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The Long View of Tax Avoidance

August 4, 2013

I occasionally listen to the Radio 4 programme, the Long View. It is a series where discussions are held round a theme, drawing parallels between current issues and the past.

The one I listened to recently was on Tax Avoidance, with Margaret Hodge MP, chair of the Public Accounts Committee, griller of Google, Amazon and the Big 4, amongst the participants, with occasional commentary from Andrew Wareham of Roehampton University (I wish Andrew had been given longer slots: he was most interesting).

Anyway, plus ça change, plus ça c'est la même chose. In 734 AD, the Venerable Bede wrote to the king asking for something to be done against tax avoiders.

Monasteries were exempt from taxation, and so it became common for people to contend that their household was a place of worship, of monastic study, and therefore exempt. Bede said the practice was widespread and the breaches needed to be stopped: reforms were not made until 747.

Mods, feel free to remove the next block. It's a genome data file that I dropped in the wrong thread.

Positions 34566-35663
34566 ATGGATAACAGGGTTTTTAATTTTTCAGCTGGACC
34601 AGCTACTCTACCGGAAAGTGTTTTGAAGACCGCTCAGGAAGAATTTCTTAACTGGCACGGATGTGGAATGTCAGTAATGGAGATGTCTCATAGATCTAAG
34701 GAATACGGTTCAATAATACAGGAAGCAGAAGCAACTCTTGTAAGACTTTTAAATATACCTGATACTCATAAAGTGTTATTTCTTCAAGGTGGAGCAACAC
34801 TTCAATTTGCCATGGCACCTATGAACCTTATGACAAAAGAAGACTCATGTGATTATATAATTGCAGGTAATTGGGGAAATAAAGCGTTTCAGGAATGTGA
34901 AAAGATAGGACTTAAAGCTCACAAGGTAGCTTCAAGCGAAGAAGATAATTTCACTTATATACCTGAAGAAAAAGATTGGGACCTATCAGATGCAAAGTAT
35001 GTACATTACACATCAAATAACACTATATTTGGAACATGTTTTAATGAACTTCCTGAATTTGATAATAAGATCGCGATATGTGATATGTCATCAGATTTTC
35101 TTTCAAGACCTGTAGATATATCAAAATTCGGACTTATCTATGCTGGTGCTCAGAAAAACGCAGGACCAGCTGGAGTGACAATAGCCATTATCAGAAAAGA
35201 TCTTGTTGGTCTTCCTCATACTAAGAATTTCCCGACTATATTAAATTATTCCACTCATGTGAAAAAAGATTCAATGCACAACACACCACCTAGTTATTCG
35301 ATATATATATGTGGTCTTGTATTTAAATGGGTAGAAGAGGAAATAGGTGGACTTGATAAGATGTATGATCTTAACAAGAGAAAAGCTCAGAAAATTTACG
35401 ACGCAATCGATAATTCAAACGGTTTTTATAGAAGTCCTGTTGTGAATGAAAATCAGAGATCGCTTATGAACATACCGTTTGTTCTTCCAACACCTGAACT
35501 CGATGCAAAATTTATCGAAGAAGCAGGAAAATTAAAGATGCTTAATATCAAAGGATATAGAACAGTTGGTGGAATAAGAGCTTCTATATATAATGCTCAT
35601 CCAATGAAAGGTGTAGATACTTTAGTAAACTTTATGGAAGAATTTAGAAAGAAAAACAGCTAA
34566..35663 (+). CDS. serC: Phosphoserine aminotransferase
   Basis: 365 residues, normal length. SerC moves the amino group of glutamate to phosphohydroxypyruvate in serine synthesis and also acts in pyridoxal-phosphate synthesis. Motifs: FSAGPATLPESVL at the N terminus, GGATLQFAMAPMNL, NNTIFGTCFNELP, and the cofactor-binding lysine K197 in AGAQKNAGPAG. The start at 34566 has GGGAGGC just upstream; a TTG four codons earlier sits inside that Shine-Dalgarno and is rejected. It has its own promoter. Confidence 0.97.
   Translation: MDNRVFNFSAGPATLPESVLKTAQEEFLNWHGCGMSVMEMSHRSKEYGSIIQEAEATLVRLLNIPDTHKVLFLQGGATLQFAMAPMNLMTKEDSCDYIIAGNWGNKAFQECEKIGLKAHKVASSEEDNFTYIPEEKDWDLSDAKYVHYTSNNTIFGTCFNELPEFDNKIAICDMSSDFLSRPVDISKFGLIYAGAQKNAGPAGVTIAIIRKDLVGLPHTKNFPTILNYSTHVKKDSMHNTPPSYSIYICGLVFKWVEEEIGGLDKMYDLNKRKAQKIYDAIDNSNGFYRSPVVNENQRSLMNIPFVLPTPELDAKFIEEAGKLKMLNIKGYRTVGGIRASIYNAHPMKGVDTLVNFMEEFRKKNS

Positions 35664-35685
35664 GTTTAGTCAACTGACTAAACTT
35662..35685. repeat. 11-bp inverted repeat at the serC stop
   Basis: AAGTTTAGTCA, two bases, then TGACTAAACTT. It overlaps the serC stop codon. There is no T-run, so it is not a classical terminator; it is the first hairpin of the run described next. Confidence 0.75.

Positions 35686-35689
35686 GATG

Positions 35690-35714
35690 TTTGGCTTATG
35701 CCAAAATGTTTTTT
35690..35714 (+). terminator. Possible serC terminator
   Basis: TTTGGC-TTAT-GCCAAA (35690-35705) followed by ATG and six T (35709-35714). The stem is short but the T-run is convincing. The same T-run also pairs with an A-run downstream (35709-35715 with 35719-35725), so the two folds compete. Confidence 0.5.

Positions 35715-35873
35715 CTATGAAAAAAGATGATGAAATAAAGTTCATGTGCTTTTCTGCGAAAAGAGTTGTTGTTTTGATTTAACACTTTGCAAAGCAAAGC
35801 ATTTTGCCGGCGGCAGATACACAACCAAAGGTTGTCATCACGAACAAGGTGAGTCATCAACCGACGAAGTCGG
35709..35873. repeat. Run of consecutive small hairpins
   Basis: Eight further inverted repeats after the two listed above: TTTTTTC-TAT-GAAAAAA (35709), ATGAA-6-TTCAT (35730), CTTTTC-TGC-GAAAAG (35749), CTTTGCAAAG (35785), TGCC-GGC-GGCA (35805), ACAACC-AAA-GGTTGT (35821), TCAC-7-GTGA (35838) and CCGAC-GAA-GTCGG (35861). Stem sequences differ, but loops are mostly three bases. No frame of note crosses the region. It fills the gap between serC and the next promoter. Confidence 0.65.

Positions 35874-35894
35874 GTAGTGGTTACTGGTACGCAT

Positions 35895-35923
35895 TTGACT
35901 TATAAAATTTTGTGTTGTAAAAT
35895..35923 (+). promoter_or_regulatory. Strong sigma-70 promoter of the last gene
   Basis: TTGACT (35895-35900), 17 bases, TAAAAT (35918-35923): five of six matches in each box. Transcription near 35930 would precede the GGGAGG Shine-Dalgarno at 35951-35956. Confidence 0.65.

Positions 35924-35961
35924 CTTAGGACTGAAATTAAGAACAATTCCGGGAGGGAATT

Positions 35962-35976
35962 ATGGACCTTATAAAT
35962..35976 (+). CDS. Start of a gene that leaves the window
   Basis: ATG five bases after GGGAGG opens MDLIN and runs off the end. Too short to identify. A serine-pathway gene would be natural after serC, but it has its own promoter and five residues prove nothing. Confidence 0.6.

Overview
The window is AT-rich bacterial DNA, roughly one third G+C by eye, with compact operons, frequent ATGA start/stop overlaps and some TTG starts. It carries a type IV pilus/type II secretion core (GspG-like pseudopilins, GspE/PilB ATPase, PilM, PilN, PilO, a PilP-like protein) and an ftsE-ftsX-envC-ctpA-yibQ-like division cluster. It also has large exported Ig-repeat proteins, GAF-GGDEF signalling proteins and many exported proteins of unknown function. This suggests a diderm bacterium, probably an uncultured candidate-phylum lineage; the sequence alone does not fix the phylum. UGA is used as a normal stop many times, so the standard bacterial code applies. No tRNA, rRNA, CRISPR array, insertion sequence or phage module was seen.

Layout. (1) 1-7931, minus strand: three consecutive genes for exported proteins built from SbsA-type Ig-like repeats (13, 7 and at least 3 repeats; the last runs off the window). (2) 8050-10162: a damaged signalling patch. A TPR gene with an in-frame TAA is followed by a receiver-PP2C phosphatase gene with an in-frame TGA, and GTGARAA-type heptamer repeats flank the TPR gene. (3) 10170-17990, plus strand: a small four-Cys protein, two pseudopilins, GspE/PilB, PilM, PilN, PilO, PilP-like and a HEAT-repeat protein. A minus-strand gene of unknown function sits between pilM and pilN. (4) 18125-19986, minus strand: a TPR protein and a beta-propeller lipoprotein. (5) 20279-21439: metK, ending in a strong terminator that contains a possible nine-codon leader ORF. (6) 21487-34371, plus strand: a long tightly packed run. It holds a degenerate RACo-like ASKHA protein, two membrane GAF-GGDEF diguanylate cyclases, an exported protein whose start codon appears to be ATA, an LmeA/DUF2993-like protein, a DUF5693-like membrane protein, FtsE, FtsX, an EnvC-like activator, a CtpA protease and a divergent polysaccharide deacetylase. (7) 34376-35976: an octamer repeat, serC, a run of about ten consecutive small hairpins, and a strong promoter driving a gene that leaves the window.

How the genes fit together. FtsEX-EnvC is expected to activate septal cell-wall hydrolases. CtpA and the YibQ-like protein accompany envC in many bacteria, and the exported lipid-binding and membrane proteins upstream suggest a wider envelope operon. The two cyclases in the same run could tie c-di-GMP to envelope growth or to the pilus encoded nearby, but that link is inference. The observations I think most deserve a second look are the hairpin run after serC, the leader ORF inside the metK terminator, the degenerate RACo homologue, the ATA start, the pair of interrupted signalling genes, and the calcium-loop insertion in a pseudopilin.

In modern parlance, this would be tax evasion, not tax avoidance: saying your household is a monastery when it factually isn't, is vastly different from the actions of Amsterdam builders, when households were taxed on the width of their frontages- the narrow, thin, deep, Amsterdam houses can be seen today, or the bricking up of openings in British stately homes to minimise window tax.

In 790, the Vikings, after conquering Britain, had a clever way of ensuring their tax (the Danegeld) was paid: pay tax by the due time of the due date or, if someone else paid that tax because you were too late or avoided it, then whoever paid the tax became the lawful owner of the asset concerned, without redress.

Effectively, Danegeld said that all property was rented from the State: pay up or lose it. Confiscation of one's land might be thought of as being extreme in today's world, and yet there are still parallels, for instance the ability of Customs officers to seize goods.

 

From → Taxation

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